Saturday, 23 June 2007

Lynch travelology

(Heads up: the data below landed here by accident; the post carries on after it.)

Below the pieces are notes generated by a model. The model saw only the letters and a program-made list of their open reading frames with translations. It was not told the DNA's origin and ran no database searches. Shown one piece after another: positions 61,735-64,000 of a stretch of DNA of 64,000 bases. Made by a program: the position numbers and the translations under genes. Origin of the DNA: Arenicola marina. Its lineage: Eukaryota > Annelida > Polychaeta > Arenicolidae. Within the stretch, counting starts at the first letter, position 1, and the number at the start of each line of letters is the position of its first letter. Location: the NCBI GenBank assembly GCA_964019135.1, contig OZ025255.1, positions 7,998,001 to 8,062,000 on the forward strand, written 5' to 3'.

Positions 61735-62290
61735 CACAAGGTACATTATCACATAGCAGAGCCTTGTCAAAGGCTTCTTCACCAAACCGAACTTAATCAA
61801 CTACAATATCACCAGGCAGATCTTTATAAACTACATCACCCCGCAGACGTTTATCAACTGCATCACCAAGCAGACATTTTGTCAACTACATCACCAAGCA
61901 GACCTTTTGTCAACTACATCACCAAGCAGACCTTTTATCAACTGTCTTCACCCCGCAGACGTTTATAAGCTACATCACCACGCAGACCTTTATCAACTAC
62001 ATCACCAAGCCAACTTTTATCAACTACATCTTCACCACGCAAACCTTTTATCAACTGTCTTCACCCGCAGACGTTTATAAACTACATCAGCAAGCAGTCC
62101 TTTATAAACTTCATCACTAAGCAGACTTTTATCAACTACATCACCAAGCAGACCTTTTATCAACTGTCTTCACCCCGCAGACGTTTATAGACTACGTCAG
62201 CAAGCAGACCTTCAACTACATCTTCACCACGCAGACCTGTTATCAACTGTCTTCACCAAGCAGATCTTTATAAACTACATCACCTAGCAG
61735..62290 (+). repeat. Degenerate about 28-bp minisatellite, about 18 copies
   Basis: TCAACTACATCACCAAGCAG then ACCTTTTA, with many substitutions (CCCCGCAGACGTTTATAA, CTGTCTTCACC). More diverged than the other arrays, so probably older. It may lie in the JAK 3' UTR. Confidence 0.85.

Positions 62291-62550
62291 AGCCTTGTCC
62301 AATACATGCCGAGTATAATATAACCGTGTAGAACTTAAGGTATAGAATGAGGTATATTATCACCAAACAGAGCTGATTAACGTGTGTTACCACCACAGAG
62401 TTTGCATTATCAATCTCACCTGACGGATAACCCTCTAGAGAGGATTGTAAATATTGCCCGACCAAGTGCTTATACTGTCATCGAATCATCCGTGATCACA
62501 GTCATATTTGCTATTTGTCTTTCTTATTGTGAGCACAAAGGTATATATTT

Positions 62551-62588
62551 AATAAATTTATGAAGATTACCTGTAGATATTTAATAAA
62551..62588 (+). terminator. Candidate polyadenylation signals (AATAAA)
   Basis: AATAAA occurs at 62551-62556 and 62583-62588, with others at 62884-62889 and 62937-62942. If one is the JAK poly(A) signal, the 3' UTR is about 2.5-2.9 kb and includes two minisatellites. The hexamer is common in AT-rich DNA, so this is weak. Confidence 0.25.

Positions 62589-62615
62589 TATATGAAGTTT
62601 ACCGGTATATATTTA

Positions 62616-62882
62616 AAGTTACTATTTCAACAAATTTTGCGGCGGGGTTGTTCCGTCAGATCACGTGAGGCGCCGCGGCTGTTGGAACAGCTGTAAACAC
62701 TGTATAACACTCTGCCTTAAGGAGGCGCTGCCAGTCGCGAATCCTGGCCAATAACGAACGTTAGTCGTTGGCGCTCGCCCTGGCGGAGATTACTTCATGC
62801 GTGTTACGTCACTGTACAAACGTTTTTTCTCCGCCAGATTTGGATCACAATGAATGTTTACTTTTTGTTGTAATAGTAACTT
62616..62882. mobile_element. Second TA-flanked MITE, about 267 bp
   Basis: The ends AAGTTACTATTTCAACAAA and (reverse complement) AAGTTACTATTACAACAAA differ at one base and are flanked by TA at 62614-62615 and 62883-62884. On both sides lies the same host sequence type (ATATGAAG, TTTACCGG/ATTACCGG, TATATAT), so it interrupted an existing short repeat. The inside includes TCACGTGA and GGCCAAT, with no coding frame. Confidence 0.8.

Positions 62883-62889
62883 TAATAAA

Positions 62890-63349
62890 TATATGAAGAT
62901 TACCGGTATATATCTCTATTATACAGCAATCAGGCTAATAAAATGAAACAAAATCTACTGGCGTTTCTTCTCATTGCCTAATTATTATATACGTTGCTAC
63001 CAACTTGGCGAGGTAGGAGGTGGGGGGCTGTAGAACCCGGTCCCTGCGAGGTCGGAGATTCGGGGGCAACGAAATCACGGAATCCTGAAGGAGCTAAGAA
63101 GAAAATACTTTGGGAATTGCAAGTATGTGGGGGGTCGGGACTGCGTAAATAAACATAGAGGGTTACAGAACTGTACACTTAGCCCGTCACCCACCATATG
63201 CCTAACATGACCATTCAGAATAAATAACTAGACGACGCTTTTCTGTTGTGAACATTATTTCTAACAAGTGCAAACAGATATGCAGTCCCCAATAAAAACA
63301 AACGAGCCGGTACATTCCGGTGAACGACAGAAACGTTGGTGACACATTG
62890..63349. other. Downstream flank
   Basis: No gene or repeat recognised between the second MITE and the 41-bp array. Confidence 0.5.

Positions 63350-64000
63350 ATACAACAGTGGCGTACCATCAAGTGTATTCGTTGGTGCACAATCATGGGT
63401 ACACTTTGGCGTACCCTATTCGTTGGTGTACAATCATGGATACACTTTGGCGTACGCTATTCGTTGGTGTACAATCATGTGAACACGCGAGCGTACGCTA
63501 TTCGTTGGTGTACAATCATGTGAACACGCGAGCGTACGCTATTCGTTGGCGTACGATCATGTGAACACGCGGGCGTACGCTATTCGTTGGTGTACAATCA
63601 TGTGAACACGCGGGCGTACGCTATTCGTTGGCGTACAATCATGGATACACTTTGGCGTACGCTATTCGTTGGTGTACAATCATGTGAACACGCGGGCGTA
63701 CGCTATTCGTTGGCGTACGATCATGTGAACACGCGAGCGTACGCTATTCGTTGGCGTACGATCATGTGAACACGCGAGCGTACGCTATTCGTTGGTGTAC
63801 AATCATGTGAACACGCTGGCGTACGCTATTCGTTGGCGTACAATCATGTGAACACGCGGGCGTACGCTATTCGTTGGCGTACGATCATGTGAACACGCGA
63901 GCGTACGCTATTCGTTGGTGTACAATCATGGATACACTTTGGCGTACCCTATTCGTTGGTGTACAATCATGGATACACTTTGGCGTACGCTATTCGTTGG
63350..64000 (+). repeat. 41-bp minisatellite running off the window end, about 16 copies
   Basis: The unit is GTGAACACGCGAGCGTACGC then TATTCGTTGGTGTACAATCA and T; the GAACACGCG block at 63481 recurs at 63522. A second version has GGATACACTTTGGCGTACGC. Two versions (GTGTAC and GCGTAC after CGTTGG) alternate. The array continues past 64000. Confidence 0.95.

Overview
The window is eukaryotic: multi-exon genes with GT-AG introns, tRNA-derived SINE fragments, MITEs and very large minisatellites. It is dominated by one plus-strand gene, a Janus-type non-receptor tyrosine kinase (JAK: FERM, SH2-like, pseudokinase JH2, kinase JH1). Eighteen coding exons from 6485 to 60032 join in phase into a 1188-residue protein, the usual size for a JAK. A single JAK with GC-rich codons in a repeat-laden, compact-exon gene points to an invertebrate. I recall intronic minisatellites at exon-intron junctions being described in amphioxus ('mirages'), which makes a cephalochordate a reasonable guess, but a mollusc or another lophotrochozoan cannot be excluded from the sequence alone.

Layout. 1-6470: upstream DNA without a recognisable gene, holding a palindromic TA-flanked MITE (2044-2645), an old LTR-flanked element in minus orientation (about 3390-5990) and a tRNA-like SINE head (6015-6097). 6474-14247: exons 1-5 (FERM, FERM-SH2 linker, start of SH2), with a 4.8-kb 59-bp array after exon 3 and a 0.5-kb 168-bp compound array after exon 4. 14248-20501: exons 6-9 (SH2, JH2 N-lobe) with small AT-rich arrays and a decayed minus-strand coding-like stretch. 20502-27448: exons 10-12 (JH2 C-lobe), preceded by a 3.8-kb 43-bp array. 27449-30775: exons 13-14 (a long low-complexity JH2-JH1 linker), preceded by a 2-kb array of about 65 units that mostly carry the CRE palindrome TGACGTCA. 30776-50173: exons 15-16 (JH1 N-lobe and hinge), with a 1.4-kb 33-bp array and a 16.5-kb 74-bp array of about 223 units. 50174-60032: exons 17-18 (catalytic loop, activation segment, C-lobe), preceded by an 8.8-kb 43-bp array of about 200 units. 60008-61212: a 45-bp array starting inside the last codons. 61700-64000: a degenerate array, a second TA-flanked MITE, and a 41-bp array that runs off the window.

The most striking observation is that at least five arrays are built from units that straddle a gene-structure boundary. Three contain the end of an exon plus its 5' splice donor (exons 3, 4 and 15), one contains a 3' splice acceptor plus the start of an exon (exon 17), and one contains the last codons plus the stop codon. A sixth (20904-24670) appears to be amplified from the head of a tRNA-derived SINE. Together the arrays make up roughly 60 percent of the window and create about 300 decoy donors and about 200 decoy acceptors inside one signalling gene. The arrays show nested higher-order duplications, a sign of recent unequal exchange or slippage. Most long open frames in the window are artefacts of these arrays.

So it all started with a special screening of Inland Empire at the NFT... followed by a Guardian interview and a Q + A session with the great man himself. I very rarely get star struck but I couldn't help but be moved after seeing the amazing latest installment of Lynchworld, (which in itself is enough to bring me to tears of pure joy) followed by the one and only David Lynch in the flesh onstage. I stood up with the rest of the audience, stamped my feet and heartily cheered, only too happy to gave it up for one of my favourite people on the planet... what a special moment, indeed something to cherish forever. Mark Kermode proceeded to ask questions that struck just the right note, he is obviously a David L fan... I was in rapture and wanted the whole experience to last forever. I particularly enjoyed observing David's silhouette against the big screen as scenes from Blue Velvet, Eraserhead and Fire Walk With Me were projected directly behind him onstage. What an interesting experience it must have been for him to be so close to his creations in all of their grainy celluloid glory.Jump forward to a scorching hot day in Paris en route from our hotel on Rue de Vintimille to the Foundation Cartier pour l'art contemporain on Boulevard Raspail (via the Galerie du jour Agnès B, 44, Rue Quincampoix which had a show by Roberto Martinez called Artistes Encore Un Effort. The previous exhibition had been a collection of stills from Inland Empire, interestingly enough)... I already had a blister on my left foot after a marathon of fevered walking in Barcelona, (which we had just flown in from) and was on a mission to catch David's massive retrospective exhibition "The Air Is On Fire" before closing time as we were due to fly back to London the following day...phew. Anyone with a modicum of Parisian street knowledge and suss will tell you that this walk is epic to say the least... especially when you don't really know where you are going and are stranded without a map in the baking, febrile Parisian heat... we eventually found the Galerie du jour Agnès B in a condition that felt very much like our little British heads were frying on a very large French griddle... there is only so much culture that you can take in, in this state of enforced heat induced torpur, so after a brief visit to the gallery we decided to hop skip and jump onto the Metro to curtail our epic journey and arrive at the alter of Lynchworld refreshed and more attentive.This did not happen however... now I don't want to sound overly dramatic... but I was fucked... literally. The last 4 days had been consumed by Barcelona... constant movement and perpetual sensory overload. So here we were in Paris on the cusp of witnessing something that we had been looking forward to, and had planned for months, barely able to put one foot in front of the other. I distinctly remember handing my euros over at the entrance and then everything going into slo-mo overdrive. Like being trapped in a soundscape by The Caretaker... or the Double Leopards, I was awash in a world without gravity. I somehow managed to move into the main exhibition space on the ground floor desperately trying to keep my balance... this is the closest that I've ever come to complete physical exhaustion. Boy o boy what a state to be in to witness this amazing exhibition.I was in a state of complete shock to add to my exhaustion... a lot of these images were very familiar to me as I have actively followed his work since the early 80's when I first saw Eraserhead in Birmingham (of all places)... I have made sure that every ounce of Lynchian magic has not escaped my greedy grasp ever since... as fast as he produces it... I consume every last drop. (you get the picture?) So actually being able to see these works in the flesh, rather than looking at them in books or on the internet was positively mindblowing... of course there was still a lot of unseen gems to discover as well. It was emphatically transcendental being able to see his black and white photo's up close and personal... especially the snowmen series. The whole building was flooded with a soundtrack that he performed himself at the private view.... and added a suitably Lynchian aural landscape to the garden of earthly delights that was on show. The presentation of the work was very carefully considered and executed by the man himself and it was an absolute pleasure and a joy to get lost in the beauty of it all... his paintings, drawings, photographs... little scribbled notes from notebooks and various napkins. Everything that you ever wanted to know about this man was visible for all to see in his art work. Downstairs there was even a facsimile of the Eraserhead stage set where the lady from behind the radiator danced her beguiling two step, which housed a large screen where you could watch all of his short movies, website projects etc. You could also, quite literally, walk into one of his drawings ... I could go on and on waxing lyrical about this once in a lifetime show... the precious time that I spent there pouring over his unique vision will stay with me for a long time. After fully satiating ourselves we eventually arrived back at the hotel completely exhausted and overwhelmed by the whole experience. There was only one thing to do, get some sleep and dream of future endeavours.Sometime later back in London by pure unadulterated coincidence I found myself back at the NFT in the audience for a 'Masterclass with Mike Figgis'. To my absolute surprise and delight, before he arrived onstage there was an unscheduled screening of a small DV movie that he had made in Poland interviewing David on the subject of DV movie making!. Once again I was plunged into Lynchworld and I savored every single second of it... I love it when life springs these delicious little surprises on you..Which finally brings me neatly back to Inland Empire, which was shot on DV... but you already knew that right!. What a pleasure and an absolute luxury it is to lose yourself in this truly inspiring piece of cinema. At this point in time I feel that it is his most essential work. I defy anyone who has seen it and is open to the myriad possibilities of imagination, not to be stunned and intrigued by the scene towards the end of the movie where Laura Dern is staggering down Sunset Boulevard fatally wounded. She collapses on the pavement between three homeless people and expires... that is the end of that you innocently think to yourself... then a completely off kilter dialogue emerges from the three characters and you find yourself transported to another world. That is the beauty of David Lynch and that is the beauty of imagination... get on it.